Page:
Du Bois in The Souls Of Black Folk unlike other blacks is able to move around the veil, operate behind it, lift it, and even transcend it. In the forethought Du Bois tells the reader that in the following chapters he has, “Stepped with in the veil, raising it that you may view faintly its deeper recesses, -the meaning of its religion, the passion of its human sorrow, and the struggle of its greater souls.” Du Bois in the first Chapter steps outside the veil to reveal the origin and his awareness of the veil. And it is Du Bois’s awareness of the veil that allows him to step outside of it and reveal the history of the Negro, “his two-ness, -an American, a Negro, two souls, two thoughts, two unreconciled strivings, two warring ideals in one dark body.” Now that he has lifted the veil in the following chapters Du Bois shows his white audience the history of the Black man following reconstruction, the origins of the black church. Du Bois then talks about the conditions of individuals living behind the veil from his first born son who, “With in the veil was he born, said I; and there with in shall he live, -a Negro and a Negro’s son…. I saw the shadow of the veil as it passed over my baby, I saw the cold city towering above the blood read land.” In this passage Du Bois is both with in and above the veil. He is a Negro living like his baby within the veil but he is also above the veil, able to see it pass over his child. After Du Bois’s child dies he prays that it will, “sleep till I sleep, and waken to a baby voice and the ceaseless patter of little feet-above the veil.” Here Du Bois is living above the veil but in the following Chapter he once again travels behind the veil to tell the story of Alexander Crummell a black man who for, “fourscore years had he wondered in this same world of mine, within the Veil.” Du Bois then in the last Chapter “Sorrow Songs” travels back into the veil from which he came, to return to the spiritual. Du Bois’s ability to movearound the veil could create some confusion as to whether the writer is black. For this reason Du Bois says in his introduction says that, “I who speak here am bone of the bone and flesh of the flesh of them that live within the veil.” Du Bois’s ability to move in and out of the veil gives him the ability to expose to whites that which is obscured from their view. It also lends Du Bois authority when speaking about his subject matter for he alone in the book is able to operate on both sides of the veil.
In the Chapter on “Sorrow Songs” Du Bois implores the reader to rise above the veil, “In his good time America shall rend the veil and the prisoner shall go free.” Du Bois likens the veil to a prison that traps Blacks from achieving progress and freedom. According to Du Bois the veil causes Blacks to accept the false images that whites see of Blacks. Du Bois although not explicitly in The Souls Of Black Folk critique’s Booker T. Washington for accepting the veil and accepting white’s ideas of Blacks. Booker T. Washington an accomidationist accepts the white idea that blacks are problem people; not a people with a problem caused by white racism. Booker T. Washington seeks to work behind the veil by pursuing polices of accommodation. Du Bois in contrast wants blacks to transcend the veil by politically agitating and educating themselves.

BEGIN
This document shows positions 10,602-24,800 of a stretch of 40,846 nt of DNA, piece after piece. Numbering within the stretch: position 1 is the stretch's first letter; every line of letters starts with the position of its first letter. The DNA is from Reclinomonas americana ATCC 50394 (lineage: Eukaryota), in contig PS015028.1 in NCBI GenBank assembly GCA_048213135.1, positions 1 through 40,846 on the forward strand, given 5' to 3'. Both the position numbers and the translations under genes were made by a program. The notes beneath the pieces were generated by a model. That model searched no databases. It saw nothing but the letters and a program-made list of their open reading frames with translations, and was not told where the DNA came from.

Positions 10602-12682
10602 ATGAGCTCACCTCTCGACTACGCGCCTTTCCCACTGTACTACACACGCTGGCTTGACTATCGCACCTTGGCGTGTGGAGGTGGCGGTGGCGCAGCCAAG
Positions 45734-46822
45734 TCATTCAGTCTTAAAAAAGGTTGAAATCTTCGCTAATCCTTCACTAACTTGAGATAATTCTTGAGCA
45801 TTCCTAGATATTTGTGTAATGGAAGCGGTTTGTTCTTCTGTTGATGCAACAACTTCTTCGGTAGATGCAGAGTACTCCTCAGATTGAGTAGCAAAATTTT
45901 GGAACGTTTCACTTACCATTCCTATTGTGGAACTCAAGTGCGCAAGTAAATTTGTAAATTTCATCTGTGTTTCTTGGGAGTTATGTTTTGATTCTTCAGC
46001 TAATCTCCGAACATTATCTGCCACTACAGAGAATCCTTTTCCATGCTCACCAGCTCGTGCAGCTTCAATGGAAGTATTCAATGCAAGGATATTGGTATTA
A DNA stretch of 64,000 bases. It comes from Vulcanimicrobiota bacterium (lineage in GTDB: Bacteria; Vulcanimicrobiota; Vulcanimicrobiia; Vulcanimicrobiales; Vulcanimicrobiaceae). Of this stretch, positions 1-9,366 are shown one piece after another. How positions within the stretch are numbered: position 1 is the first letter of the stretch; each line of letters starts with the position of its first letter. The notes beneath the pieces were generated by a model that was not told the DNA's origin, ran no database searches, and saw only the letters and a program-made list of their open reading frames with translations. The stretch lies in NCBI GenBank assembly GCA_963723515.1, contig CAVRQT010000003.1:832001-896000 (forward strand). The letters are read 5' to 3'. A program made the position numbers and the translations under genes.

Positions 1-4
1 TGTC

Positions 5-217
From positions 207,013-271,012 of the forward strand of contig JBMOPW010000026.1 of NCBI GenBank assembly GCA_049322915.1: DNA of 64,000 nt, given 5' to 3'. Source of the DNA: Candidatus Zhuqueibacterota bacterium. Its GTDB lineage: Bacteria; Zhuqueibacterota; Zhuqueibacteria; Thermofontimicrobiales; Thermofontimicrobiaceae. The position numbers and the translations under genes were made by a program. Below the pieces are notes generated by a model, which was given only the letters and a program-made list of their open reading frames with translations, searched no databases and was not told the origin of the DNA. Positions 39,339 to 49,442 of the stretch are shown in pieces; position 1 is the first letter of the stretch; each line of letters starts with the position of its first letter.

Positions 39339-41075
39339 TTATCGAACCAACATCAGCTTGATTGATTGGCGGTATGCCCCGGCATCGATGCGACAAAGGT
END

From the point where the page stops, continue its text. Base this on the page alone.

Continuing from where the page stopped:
Du Bois’s conception of the veil contradicts some of the other theme’s in The Souls Of Black Folk. First, how can the problem of the twentieth century be that of the color-line when blacks are invisible behind a veil of prejudice? Second, how can Du Bois speak from behind the veil as he does in parts of certain chapters and yet present a resemble critique of society? Third, how can the veil both make blacks invisible and separate them at the same time and make the separations so apparent to society. Fourth, how can Du Bois say blacks are gifted with “second sight” when Du Bois says blacks are looking at their past and present through a veil? And Fifth, Du Bois’s prescription for lifting the veil, education and political activism, are only small steps to lifting the stifling iron veil that keeps blacks invisible and separated from white America. Du Bois’s metaphor has limitations and internal contradictions; but these internal contradictions are minor compared to the power that “the veil” has as a symbol of black existence in America.
The veil in The Souls Of Black Folk is a metaphor that suggests the invisibility of black America, the separation between whites and blacks, and the obstacles that blacks face in gaining self-consciousness in a racist society. The veil is also a metaphor that reoccurs in other novels about black strivings. The veil is not a two dimensional cloth to Du Bois but instead it is a three dimensional prison that prevent blacks from seeing themselves as they are but instead makes them see the negative stereotypes that whites have of them. The veil is also to Du Bois both a blind fold and a noose on the existence of “ten thousand thousand” Americans who live and strive invisible and separated from their white brothers and sisters. Du Bois wrote The Souls Of Black Folk to lift the veil and show the pain and sorrow of a striving people. Like Saint Paul’s letter to the Corinthians Du Bois’s “letter” to the American people urges people not to live behind the veil but to live above it.